There was a time, not too long ago, when ginseng studded the forest floor. From Alabama up to the foothills of New York and further west, pointed leaves with jagged edges and small, bead-like red berries popped out of the rugged hillsides. Native Americans used the root as a stimulant and to treat headaches, fever, indigestion and infertility. Wild ginseng was similarly prized throughout Appalachia as an aid for digestion and for giving users a boost of energy. It’s even been promoted as a sexual aid, used to treat erectile dysfunction. And for a time, it became the backbone of the Appalachian economy.
But after decades of over-foraging and mass extraction, wild ginseng is no longer plentiful. These days, going to dig ginseng, or “sang,” is less of a pastime and more of a hunt, with locals hiding their favorite secret spots to preserve what’s left of the plant.
As Luke Manget writes in his new book, Ginseng Diggers, the history of ginseng is not simply a story of plant cultivation or resource management. The history of ginseng in America, and in Appalachian states specifically, is also the story of “the transition to capitalism…the root and herb trade serves as a reminder that the specific impacts of the region’s capitalist incorporation depended on the ecology of a particular commodity’s production.” In other words, the popularity of ginseng pushed Appalachian communities further out of subsistence farming and into wage-earning roles.
It’s a lot to put on a little plant, but Manget did plenty of research, although it was not always as easy as it might seem for such a prominent plant. “You’re looking at sources that nobody’s looked at before,” he says. “You’re piecing together a research landscape that didn’t exist before.”
He looks back to the 1700s, when American ginseng was first found to be purchased in a global market, expanding from there. While Manget pours his research skills into the book (he is a history professor at Dalton State College in Georgia, after all), his first connection to ginseng is a familial one. Growing up in Kentucky, Manget listened at his grandmother’s knee as she talked about digging for wild ginseng. “Being able to put those experiences into a broader context, and realizing that those activities were a significant part of Appalachian history…it helps contextualize my family history a bit more,” Manget says.
Manget’s own family history is similar to many who grew up through much of Appalachia, where ginseng played an important role in the economy. In many ways, it even functioned as a social safety net, sustaining the local community. “If you had a bad harvest, you could always make money [digging ginseng],” Manget explains.
Of course, things have shifted. Ginseng always had local value as a medicinal root. But once American ginseng was introduced to Asian markets in the 1750s, its popularity skyrocketed. Even pioneer Daniel Boone got into the ginseng trade. This prompted intense interest in harvesting wild ginseng, giving way to micro-gold rushes across the region. “Minnesota had a really interesting boom, around 1859. People went there specifically to dig ginseng, and it lasted just a few years before it was pretty much dug out, and declined to the classic boom and bust cycle,” Manget says.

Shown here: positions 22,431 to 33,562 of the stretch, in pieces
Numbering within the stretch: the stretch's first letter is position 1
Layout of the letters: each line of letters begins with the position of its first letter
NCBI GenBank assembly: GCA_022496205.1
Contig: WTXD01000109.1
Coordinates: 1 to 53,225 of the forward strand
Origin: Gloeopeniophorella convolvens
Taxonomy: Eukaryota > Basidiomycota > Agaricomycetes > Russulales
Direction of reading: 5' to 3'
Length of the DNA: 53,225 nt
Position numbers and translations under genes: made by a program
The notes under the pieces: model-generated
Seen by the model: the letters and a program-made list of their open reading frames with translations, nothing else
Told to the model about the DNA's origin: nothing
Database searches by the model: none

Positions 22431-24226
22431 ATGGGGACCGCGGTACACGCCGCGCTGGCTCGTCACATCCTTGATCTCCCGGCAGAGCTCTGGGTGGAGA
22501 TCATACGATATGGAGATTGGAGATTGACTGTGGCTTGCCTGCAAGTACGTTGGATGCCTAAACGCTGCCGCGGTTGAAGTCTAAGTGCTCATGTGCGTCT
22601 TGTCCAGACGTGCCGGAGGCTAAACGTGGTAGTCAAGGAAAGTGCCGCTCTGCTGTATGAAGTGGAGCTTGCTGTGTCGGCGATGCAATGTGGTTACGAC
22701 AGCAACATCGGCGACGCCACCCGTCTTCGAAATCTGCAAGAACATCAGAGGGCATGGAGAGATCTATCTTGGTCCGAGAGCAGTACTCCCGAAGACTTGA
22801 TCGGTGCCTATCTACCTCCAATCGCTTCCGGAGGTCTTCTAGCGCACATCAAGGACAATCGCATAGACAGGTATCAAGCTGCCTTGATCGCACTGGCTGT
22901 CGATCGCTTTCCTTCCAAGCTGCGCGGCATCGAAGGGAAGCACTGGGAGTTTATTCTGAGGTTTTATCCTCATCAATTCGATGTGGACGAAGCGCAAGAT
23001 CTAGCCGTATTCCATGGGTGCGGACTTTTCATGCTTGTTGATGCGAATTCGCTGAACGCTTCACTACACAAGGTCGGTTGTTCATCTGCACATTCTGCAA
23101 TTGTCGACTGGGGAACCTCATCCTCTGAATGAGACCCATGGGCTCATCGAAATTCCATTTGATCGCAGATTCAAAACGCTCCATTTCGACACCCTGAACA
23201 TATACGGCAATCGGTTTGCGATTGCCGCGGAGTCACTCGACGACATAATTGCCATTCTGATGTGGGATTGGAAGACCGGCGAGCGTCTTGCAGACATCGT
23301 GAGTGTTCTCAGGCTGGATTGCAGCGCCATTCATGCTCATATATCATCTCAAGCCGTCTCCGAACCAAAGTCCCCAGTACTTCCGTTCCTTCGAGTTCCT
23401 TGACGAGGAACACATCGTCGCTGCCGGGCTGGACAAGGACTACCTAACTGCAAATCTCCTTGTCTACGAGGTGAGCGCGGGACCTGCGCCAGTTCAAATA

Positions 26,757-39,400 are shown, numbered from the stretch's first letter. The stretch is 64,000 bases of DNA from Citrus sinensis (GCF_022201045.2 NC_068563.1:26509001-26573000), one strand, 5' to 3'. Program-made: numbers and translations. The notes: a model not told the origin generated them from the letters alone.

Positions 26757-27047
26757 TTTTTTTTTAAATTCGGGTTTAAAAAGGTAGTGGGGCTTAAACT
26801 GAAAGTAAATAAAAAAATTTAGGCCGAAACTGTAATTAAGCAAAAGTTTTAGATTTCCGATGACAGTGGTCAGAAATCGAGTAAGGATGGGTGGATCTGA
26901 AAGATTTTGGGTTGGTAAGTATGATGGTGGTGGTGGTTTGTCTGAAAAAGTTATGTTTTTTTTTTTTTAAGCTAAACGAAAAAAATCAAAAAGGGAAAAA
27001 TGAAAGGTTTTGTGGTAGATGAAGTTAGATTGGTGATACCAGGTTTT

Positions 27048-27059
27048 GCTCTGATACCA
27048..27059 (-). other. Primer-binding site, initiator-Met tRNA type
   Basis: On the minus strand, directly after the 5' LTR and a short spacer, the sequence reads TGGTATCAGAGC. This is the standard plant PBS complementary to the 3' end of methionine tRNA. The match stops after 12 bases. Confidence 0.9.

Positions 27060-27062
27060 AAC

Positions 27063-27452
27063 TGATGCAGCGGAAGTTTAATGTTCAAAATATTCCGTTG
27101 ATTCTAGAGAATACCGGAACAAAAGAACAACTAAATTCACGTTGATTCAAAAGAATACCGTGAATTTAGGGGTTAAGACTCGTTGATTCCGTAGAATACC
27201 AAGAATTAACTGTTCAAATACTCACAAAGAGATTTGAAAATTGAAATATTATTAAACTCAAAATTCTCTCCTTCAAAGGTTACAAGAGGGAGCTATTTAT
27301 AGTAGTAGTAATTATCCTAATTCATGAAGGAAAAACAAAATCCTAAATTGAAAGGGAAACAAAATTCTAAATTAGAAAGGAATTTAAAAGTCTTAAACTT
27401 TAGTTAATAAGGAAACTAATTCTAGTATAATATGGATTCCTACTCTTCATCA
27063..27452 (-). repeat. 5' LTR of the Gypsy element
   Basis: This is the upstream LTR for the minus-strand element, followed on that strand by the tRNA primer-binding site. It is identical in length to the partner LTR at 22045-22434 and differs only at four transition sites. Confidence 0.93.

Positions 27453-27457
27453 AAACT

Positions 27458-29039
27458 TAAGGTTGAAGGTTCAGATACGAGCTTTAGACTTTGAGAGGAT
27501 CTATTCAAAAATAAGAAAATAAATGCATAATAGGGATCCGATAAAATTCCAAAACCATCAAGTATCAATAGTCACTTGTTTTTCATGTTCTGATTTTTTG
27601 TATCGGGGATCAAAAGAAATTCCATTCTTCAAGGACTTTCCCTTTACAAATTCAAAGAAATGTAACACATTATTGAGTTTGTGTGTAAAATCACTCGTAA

Further south, throughout Kentucky, Virginia and North Carolina, the extraction period for ginseng peaked a little later, when people flocked to the area after the Civil War. Amid widespread economic devastation in the South, people rushed to the hills to find their fortune in ginseng. “The locals who had been used to stewarding patches of ginseng in the woods now couldn’t do that,” says Manget. “They were forced to become more short-sighted and dig up what they could, because they couldn’t rely on it to be there.” North Carolina and Georgia became the first states to try and staunch the mass extraction of ginseng by instituting a ginseng season, with harvesting forbidden outside of the mandated times. Other states soon followed suit, although it’s debatable how effective such mandates were on a larger scale.
According to Manget, it’s difficult to estimate how much money was made from ginseng in a few short decades, but it certainly had an impact on the regional and national economies. In an 1872 report that Manget writes about, Cherokee County in North Carolina produced around 80,000 pounds of ginseng, with each pound selling for about 26 cents, which is about $6 in today’s market, totalling around $480,000 for the season in current dollar amounts. And that was just one county.
It is this fervor for wild ginseng that nearly killed the plant entirely. What was once an abundant root was ripped out of the ground in bushels. Because ginseng has a decade-long growth period, it isn’t easily replaced.
Today, most ginseng is cultivated, with Wisconsin a primary producer of the plant. Although there are still spots where wild ginseng grows, such as Pennsylvania and Tennessee, most diggers are secretive about their hunting grounds. Manget understands the compulsion. While ginseng can be cultivated, it needs a lot of shade, as well as a specific soil density. Cultivation never took off at the same scale, which Manget says is partly because there was a shift in thinking of this free-growing plant as being private property. “People were used to hunting for it, and it was difficult to convince everyone that someone has exclusive rights to it,” Manget says. “That concept was difficult to enforce in some of these mountain communities.”
Plus, many people simply prefer the hunt. Spotting those pops of red berries bursting through the green forest floor is a rush. It’s a sport that never fully died; it’s simply lying low, living on in the Appalachian foothills.